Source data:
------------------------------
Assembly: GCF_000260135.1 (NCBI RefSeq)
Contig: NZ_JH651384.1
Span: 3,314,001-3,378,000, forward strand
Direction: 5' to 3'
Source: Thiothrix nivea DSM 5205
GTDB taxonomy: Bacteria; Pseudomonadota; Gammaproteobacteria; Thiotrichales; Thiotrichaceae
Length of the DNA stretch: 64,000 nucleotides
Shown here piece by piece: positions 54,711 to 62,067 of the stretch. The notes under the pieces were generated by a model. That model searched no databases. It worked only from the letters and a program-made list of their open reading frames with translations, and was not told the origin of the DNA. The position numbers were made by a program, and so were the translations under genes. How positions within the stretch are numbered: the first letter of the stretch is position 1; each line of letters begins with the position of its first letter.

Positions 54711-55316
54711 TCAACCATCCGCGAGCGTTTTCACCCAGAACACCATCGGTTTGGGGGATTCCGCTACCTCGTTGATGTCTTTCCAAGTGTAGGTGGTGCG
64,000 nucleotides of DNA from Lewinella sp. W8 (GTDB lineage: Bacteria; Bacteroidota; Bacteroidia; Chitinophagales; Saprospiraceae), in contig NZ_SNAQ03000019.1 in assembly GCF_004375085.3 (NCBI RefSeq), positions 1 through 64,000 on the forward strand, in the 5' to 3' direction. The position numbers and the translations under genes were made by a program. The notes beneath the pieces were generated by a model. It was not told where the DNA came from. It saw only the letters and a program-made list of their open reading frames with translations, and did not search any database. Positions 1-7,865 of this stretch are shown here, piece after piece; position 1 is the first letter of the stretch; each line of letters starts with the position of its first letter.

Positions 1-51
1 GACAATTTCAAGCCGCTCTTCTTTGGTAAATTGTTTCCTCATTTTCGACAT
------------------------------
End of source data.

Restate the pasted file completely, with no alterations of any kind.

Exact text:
Assembly: GCF_000260135.1 (NCBI RefSeq)
Contig: NZ_JH651384.1
Span: 3,314,001-3,378,000, forward strand
Direction: 5' to 3'
Source: Thiothrix nivea DSM 5205
GTDB taxonomy: Bacteria; Pseudomonadota; Gammaproteobacteria; Thiotrichales; Thiotrichaceae
Length of the DNA stretch: 64,000 nucleotides
Shown here piece by piece: positions 54,711 to 62,067 of the stretch. The notes under the pieces were generated by a model. That model searched no databases. It worked only from the letters and a program-made list of their open reading frames with translations, and was not told the origin of the DNA. The position numbers were made by a program, and so were the translations under genes. How positions within the stretch are numbered: the first letter of the stretch is position 1; each line of letters begins with the position of its first letter.

Positions 54711-55316
54711 TCAACCATCCGCGAGCGTTTTCACCCAGAACACCATCGGTTTGGGGGATTCCGCTACCTCGTTGATGTCTTTCCAAGTGTAGGTGGTGCG
64,000 nucleotides of DNA from Lewinella sp. W8 (GTDB lineage: Bacteria; Bacteroidota; Bacteroidia; Chitinophagales; Saprospiraceae), in contig NZ_SNAQ03000019.1 in assembly GCF_004375085.3 (NCBI RefSeq), positions 1 through 64,000 on the forward strand, in the 5' to 3' direction. The position numbers and the translations under genes were made by a program. The notes beneath the pieces were generated by a model. It was not told where the DNA came from. It saw only the letters and a program-made list of their open reading frames with translations, and did not search any database. Positions 1-7,865 of this stretch are shown here, piece after piece; position 1 is the first letter of the stretch; each line of letters starts with the position of its first letter.

Positions 1-51
1 GACAATTTCAAGCCGCTCTTCTTTGGTAAATTGTTTCCTCATTTTCGACAT